You’ve decided to do some marketing to highlight how your offering can help customers achieve their goals. And you’ve decided – rather than using charts, facts or statistics – that you want to show people the impact you can bring with case studies.
So how do you make your case studies a great read?
First, the case for case studies.
Case studies are far and away the most compelling and effective communication tool to convert prospects into buyers. Over 77% of B2B buyers cited testimonials and case studies as the most influential type of content in their decision making. B2C businesses show similar results as well. And they’re not just helpful for businesses; university students learn subjects faster and retain ideas longer when material is presented in a case study form.
Why? Because case studies are essentially stories, and our brains are wired for story.
Case studies tell a success story, walking the reader through a real-life scenario they can relate to. Readers get to meet their peer (the customer you’re highlighting), and see the challenges that customer is facing (challenges that should be strikingly similar to the challenges your readers are facing). They get to see how your offering helps solve the problem and the benefit your offering brings. They can grasp the impact your offering has had on the customer – saved them money, improved their productivity, reduced downtime, accelerated production…whatever results you have to share.
So how do I write spellbinding case studies?
Just like a story, good case studies have a beginning, a middle, and an end, as well as a protagonist – your customer – overcoming a problem and achieving their objective, just like the main character of a story.
With a good case study, by the end of the story the reader should be able to visualize themselves as the hero of that story. They should be able to relate to the problems of your featured customer, and see themselves achieving their own goals by using your product or service.
The most compelling approach involves the hero narrative structure, constructed by famed mythologist Joseph Campbell. The hero narrative almost always follows the following formula:
- The hero is going along great, until s/he suffers a loss / experiences a serious problem.
- S/he attempts to resolve issues via the usual means, but fails time and again.
- The hero goes on a journey of sorts, and along the way, discovers an ally or new approach.
- With guidance from the ally, the hero overcomes tremendous odds to resolve the problem.
- The hero returns triumphant, having learned something powerful; life is better than before.
Why this model works:
The hero narrative is a classic way to take your reader through a formula that lays out how your product is the solution, in a way that your brain likes. The order of events and the process by which the information is revealed not only makes sense to us, our brains anticipate and desire and expect stories to unfold in this order.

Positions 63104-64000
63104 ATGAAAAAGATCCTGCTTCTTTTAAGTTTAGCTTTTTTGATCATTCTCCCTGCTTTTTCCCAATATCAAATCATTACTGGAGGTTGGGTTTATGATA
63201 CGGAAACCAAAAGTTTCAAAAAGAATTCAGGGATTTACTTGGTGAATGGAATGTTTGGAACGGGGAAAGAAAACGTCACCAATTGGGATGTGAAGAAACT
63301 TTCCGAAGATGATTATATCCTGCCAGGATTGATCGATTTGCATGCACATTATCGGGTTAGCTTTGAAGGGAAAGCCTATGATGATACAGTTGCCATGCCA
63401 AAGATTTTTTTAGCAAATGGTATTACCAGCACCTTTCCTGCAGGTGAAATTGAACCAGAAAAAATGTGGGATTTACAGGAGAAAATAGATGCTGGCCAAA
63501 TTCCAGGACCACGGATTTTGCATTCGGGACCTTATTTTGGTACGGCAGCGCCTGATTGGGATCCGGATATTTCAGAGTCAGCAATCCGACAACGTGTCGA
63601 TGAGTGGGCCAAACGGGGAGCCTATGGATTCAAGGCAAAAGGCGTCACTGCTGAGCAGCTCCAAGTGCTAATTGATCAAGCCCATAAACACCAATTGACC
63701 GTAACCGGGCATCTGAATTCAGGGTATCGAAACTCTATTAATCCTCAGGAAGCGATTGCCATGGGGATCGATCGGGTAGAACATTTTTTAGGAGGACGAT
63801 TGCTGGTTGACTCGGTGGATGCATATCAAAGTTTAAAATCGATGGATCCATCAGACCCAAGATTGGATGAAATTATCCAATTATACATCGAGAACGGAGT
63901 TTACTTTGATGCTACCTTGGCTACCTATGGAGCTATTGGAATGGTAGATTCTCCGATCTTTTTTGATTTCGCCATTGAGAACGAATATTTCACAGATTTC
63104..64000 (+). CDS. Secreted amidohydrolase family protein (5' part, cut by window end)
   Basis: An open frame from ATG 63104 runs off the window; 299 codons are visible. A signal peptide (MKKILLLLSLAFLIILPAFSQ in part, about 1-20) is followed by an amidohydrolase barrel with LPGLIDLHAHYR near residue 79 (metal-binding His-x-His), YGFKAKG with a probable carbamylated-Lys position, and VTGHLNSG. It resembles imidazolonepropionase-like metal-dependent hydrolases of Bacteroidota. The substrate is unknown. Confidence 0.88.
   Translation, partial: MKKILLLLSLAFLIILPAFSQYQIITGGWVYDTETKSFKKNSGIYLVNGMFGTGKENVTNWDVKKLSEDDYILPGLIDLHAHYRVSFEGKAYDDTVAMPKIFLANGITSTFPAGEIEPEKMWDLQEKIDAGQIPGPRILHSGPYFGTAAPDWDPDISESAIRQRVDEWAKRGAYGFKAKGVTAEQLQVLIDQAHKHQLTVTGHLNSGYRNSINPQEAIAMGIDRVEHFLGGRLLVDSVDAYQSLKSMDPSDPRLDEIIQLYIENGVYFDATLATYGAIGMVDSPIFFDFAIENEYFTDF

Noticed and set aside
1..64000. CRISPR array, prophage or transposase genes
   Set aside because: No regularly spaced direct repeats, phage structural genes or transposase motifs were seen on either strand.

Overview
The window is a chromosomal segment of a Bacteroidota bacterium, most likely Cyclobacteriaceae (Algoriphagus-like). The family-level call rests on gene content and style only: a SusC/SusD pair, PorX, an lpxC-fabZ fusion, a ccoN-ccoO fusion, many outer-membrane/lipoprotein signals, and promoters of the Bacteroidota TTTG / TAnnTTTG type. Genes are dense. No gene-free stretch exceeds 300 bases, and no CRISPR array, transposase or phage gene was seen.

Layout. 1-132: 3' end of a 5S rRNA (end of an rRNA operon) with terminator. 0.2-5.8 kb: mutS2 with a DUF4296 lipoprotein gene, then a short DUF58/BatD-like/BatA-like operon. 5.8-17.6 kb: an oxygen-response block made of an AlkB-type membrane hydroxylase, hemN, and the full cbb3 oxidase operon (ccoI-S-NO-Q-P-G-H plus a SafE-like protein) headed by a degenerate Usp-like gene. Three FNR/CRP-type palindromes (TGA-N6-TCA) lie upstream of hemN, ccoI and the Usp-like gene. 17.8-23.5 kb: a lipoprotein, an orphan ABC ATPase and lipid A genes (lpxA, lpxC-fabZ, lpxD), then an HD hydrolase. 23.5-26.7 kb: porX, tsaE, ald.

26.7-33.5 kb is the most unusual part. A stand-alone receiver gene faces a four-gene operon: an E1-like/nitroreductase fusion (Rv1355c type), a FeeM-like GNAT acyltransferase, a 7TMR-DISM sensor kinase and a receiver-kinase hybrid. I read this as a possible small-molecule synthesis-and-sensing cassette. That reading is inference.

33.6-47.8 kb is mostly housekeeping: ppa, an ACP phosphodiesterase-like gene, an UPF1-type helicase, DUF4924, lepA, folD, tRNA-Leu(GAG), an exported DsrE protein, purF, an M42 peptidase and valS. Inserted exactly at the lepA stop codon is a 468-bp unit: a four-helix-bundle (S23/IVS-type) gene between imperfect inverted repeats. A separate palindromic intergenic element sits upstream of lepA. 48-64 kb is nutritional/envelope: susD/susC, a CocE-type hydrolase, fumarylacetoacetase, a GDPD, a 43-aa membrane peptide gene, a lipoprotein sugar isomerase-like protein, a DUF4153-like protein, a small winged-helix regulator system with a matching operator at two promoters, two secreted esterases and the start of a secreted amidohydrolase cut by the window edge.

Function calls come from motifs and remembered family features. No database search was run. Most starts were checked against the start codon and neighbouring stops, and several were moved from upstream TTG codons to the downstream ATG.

This formula can work for technology companies offering digital transformation solutions and it can work for Consumer Packaged Goods companies selling laundry detergent. And, this is the formula for every major action / thriller Hollywood movie. From Diehard to Mission Impossible to Aquaman, the whole Marvel Superheroes series and Jason Bourne, they all follow this formula for a reason: it works.
How to make your case studies more compelling:
- Make sure the reader can see themselves as the protagonist;
- Numbers / statistics to cite impact;
- Customer testimonials or quotes;
- Clear before and after transformation impact.
- While it’s tempting to think of your case study as basically a company press release, it’s not. A case study is also not an advertisement. Good case studies are about your customer’s journey, not your company. Most case studies out there are instantly forgettable crap because marketers harp on about how great their company is and they forget to actually follow the formula.
- When it comes to effective case studies, show, don’t tell. Your goal is to place the reader as the protagonist (The Hero) and narrate what transpired, so don’t slide into claims. Show how your product impacted the customer problem. Doing this boosts the credibility of your case study: it’s not about you, you’re removed from the story and simply describing what happened and the impact your offering had.
- In your case studies, your customer is the protagonist. Which means your customer is The Hero. So you cannot be. You are the guide who helps them along on their journey to succeed. But don’t be bummed; being the guide is a really powerful role. You’re Dumbledore in Harry Potter. Morpheus in The Matrix. Jack Dawson in Titanic. Nigel in Devil Wears Prada. The Terminator in T2. You get my drift: you’re the enabler, the one who incites transformation and helps the protagonist succeed (which is what you want your business to be seen as, as well).
Over to you: how compelling are your case studies? We hope this post gives you some ideas for how to make them work harder for you. We also write case studies for our clients, so if that’s of interest, let’s connect and set up a time to chat.